5 Truths About Christian Film Festivals

I recently attended a Christian film festival. My short The Lost Keys was named a semi-finalist there, so I thought I’d go and find out what we were the semi-finalist of, and get an idea of the landscape of Christian film at the grassroots level.

I’m not going to name the film festival, since I don’t know if everything I’ll say is glowing, but with very, very nominal research, you could determine which one it was.

Here are some of the things I thought over the three days of the festival, and then the ten hours I drove back home.

A Sports Metaphor

If you were going to play in a basketball game, there’s a good chance that before the game, the ref would warn you of his pet peeves. Maybe he hates reaching in. Maybe he “let’s ‘em play” inside. It’s direct insight on what he’s going to call, and a helpful guidance on how you might play the game to avoid picking up foul calls.

Even if the ref doesn’t warn you, within the first few minutes, you’d know what the ref is going to let happen and what he will call. Maybe he’s going to call every dinky ticky tack foul. Maybe he’s gonna bury his whistle in his pocket and let the game develop like it was Friday night at the Y.

When you enter your film into a film festival, you have no idea what the judges are looking for. You will never know what they were looking for.

I’ve read practically every book and article I could find on film festival judges. Roberta Marie Monroe, in her book “How Not To Make A Short Film: Secrets From A Sundance Programmer,” explains that sometimes it’s as simple as length. Maybe the festival needed a film under ten minutes, and yours was twelve, so they went with the shorter one.

She does encourage you, by the way, to get to the point. Judges get impatient, you see, and grow weary of directors being too precious with their shot-making and storytelling.

I’m sure it can get hard watching thousands of films, like Monroe did for Sundance, or approximately 150, like the programmer for the film festival I was at.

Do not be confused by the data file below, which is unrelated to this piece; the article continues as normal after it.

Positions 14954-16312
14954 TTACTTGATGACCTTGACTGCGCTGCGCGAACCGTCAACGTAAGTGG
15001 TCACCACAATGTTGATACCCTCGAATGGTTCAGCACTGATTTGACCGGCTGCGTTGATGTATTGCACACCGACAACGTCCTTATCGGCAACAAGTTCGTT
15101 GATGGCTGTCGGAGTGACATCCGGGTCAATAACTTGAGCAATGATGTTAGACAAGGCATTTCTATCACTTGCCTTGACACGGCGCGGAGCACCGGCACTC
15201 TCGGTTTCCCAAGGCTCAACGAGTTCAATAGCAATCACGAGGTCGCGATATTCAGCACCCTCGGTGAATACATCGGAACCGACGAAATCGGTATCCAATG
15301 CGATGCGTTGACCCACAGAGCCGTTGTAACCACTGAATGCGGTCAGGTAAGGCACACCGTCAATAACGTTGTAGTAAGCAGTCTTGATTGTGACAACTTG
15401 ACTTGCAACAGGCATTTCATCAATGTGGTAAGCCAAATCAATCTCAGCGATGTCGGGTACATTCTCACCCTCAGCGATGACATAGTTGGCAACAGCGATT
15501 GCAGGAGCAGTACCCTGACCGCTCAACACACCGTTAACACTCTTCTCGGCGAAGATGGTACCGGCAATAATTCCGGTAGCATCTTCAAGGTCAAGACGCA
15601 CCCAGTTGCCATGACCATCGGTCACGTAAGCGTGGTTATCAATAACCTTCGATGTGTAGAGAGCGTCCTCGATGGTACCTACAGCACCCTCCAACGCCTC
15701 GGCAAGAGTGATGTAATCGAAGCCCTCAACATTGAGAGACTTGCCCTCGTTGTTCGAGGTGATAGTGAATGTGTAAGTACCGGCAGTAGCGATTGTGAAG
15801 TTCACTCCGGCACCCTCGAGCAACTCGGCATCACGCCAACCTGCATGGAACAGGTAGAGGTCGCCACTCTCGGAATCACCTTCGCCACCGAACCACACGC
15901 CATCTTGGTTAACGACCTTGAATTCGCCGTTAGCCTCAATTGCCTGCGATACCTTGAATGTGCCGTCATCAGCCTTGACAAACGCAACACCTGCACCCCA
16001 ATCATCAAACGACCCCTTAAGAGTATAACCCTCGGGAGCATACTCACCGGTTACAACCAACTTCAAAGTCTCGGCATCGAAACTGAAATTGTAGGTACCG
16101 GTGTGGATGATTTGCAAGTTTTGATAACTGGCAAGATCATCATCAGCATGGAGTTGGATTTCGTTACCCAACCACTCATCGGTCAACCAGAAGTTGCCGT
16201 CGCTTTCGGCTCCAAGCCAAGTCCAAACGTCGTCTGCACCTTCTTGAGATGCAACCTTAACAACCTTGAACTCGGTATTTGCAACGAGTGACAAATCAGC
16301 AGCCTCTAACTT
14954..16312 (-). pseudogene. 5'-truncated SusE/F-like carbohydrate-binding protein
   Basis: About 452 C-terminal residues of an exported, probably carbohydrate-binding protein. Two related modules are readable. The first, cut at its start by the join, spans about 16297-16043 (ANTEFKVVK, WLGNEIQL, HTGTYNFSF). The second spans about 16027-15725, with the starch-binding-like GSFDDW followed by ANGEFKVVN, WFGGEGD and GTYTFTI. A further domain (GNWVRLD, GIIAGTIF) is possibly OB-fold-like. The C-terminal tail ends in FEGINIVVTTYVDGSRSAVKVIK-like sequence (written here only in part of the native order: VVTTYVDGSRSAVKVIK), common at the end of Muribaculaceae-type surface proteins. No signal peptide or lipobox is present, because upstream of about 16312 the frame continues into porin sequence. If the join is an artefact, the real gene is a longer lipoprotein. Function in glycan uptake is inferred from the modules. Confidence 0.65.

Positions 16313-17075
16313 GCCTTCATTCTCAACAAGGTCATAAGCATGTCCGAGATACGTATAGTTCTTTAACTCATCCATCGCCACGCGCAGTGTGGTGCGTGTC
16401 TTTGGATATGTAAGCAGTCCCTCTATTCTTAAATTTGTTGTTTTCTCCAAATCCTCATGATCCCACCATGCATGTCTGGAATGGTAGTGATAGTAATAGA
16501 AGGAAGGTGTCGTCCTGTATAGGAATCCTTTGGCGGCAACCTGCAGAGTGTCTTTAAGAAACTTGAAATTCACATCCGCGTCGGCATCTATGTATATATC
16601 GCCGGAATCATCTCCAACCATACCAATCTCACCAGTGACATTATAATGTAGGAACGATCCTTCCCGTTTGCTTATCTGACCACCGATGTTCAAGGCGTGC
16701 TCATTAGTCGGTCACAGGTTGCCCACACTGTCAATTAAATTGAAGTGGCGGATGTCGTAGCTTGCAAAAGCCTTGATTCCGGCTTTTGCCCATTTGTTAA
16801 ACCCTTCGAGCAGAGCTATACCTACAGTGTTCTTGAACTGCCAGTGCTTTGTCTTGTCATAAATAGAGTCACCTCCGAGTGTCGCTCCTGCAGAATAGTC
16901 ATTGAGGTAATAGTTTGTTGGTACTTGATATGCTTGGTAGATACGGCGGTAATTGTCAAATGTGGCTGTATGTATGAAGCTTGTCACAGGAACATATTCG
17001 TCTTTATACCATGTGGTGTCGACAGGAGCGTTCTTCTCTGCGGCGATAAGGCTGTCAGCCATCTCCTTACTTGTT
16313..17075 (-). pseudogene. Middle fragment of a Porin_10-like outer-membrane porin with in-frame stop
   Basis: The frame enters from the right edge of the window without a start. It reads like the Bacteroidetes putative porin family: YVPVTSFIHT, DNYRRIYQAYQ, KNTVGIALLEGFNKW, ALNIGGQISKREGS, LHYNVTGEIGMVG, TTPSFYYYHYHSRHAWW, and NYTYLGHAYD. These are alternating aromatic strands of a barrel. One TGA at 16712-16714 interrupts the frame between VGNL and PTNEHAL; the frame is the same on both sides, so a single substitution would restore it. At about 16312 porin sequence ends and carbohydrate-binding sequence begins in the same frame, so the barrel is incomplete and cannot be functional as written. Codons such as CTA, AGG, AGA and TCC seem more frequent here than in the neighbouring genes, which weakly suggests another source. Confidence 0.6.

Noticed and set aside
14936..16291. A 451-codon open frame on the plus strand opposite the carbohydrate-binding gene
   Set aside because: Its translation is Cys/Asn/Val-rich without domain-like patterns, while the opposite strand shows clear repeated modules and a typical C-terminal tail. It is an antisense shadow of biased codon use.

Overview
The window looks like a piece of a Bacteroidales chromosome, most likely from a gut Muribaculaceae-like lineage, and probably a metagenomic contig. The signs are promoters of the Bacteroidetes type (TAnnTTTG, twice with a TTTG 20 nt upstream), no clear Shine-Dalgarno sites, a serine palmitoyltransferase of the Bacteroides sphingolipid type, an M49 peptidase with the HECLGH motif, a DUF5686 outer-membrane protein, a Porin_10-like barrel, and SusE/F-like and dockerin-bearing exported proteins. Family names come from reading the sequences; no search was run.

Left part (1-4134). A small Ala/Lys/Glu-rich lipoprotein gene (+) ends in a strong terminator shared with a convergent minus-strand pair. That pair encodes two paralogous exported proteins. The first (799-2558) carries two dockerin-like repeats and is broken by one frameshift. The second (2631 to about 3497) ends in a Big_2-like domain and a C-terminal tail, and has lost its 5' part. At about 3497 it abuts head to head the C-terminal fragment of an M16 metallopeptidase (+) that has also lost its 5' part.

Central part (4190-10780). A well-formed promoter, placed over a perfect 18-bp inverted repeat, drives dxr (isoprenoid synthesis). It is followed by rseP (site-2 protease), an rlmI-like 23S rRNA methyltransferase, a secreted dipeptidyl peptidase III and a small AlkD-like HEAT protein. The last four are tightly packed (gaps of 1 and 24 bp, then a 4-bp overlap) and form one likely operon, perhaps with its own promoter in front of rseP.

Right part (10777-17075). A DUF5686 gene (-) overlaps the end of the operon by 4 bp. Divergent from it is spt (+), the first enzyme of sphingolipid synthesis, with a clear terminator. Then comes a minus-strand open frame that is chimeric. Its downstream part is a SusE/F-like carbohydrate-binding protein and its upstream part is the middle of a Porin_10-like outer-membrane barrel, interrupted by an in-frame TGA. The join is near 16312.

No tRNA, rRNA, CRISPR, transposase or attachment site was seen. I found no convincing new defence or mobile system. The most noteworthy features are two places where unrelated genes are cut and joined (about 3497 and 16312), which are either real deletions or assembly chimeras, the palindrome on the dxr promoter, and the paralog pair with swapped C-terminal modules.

But, wait. What? If you, like I did, thought that what was being judged was the film, you’re pretty confused, right? Really what’s being judged is a mass of films, and yours is one of them, and you might have angered the judging gods with that jib shot you spent a day and half storyboarding, lighting, and blocking.

But, wait. If your film was good, it wouldn’t matter how long the jib move was, or if you were twelve minutes instead of ten. If it’s good, the judging gods will push other films out of the way and program yours.

So, just make a good film. Boom. Questions and irrational fears answered.


But, Then Again…

If anyone out there knows what makes a good film*, just go on make a list and send it to me at pro.creator@poveinstein.com.

*Because I don’t think anyone knows what makes a good film. We know what good films are. We know that Godfather and Godfather II are in the top 5, at least, right? Citizen Kane. Someone’s going to want to see Vertigo in there, and 8 ½ . One, two three..that’s five. Done**.

**Except I didn’t put in Battleship Potemkin, which doesn’t belong in the top five unless we’re being pretentious, but ok, if we’re going there, let’s throw in some David Lynch. And all of a sudden, I’m not sure even what a good film is. If someone submitted a Lynch film*** to my festival, I would not have screened it. And, yes, I understand that means I might not be much of a film critic.

***My daughter and I have a list of things we don’t get that also kind of make us angry: 1) Sushi 2) “Nom-nom-nom” 3) Arcade Fire 4) “fur babies.” I’m going to go ahead and put David Lynch at number 5. I have no idea what people are getting out of Lynch.

If you’re thinking that elements of a good film would be excellent shot-making, superior writing, exceptional acting, flawless editing, and pristine sound, then you’re not really thinking this through. We could make a list of movies that are revered, but suck at many of these elements. What exactly was going on in Caddyshack, and does it matter? I dare you to go back and watch how monstrously poorly-lit that film was. It was BAD. And I think it’s a great film.

A good film just needs to be good at one thing. The Matrix* was a jaw-dropping story with amazing effects and really good characters. Caddyshack had Peak Murray. Star Wars** imagined a world and mythology we knew, and had never seen. Dirty Dancing*** and Grease had two of the best soundtracks ever.

*For goodness sakes, Keanu Reeves was at Peak Keanu in The MatrixThat means he could not manage acting two lines in a row. Peak Keanu did not keep The Matrix from being a great film.

**Don’t even get me started on Star Wars. Just know half of my kids tried to watch and after I forced Episodes IV and V on them, they begged we not watch Return of the Jedi. Begged. I said, “But what about Han Solo? Don’t you want to know what happens to him trapped in the Carbon?” They didn’t. The acting was just not good in those first films.